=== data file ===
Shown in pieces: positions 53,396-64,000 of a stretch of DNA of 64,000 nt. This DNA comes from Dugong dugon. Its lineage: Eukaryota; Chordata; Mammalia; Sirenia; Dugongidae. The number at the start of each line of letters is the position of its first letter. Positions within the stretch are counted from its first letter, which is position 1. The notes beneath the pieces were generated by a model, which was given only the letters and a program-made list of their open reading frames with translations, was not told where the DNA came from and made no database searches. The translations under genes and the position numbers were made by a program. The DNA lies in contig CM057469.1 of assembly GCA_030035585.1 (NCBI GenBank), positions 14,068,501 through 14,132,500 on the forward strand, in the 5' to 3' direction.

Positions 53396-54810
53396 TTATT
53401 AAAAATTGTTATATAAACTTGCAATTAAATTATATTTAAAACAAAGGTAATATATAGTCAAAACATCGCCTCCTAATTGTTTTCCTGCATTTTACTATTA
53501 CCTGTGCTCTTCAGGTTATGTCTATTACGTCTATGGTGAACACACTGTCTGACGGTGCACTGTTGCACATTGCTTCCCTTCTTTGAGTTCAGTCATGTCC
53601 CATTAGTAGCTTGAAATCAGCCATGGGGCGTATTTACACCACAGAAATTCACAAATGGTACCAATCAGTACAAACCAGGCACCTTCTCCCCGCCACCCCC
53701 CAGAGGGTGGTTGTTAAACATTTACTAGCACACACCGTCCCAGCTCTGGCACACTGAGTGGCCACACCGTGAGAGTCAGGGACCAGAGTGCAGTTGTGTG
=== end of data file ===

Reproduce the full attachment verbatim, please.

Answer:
Shown in pieces: positions 53,396-64,000 of a stretch of DNA of 64,000 nt. This DNA comes from Dugong dugon. Its lineage: Eukaryota; Chordata; Mammalia; Sirenia; Dugongidae. The number at the start of each line of letters is the position of its first letter. Positions within the stretch are counted from its first letter, which is position 1. The notes beneath the pieces were generated by a model, which was given only the letters and a program-made list of their open reading frames with translations, was not told where the DNA came from and made no database searches. The translations under genes and the position numbers were made by a program. The DNA lies in contig CM057469.1 of assembly GCA_030035585.1 (NCBI GenBank), positions 14,068,501 through 14,132,500 on the forward strand, in the 5' to 3' direction.

Positions 53396-54810
53396 TTATT
53401 AAAAATTGTTATATAAACTTGCAATTAAATTATATTTAAAACAAAGGTAATATATAGTCAAAACATCGCCTCCTAATTGTTTTCCTGCATTTTACTATTA
53501 CCTGTGCTCTTCAGGTTATGTCTATTACGTCTATGGTGAACACACTGTCTGACGGTGCACTGTTGCACATTGCTTCCCTTCTTTGAGTTCAGTCATGTCC
53601 CATTAGTAGCTTGAAATCAGCCATGGGGCGTATTTACACCACAGAAATTCACAAATGGTACCAATCAGTACAAACCAGGCACCTTCTCCCCGCCACCCCC
53701 CAGAGGGTGGTTGTTAAACATTTACTAGCACACACCGTCCCAGCTCTGGCACACTGAGTGGCCACACCGTGAGAGTCAGGGACCAGAGTGCAGTTGTGTG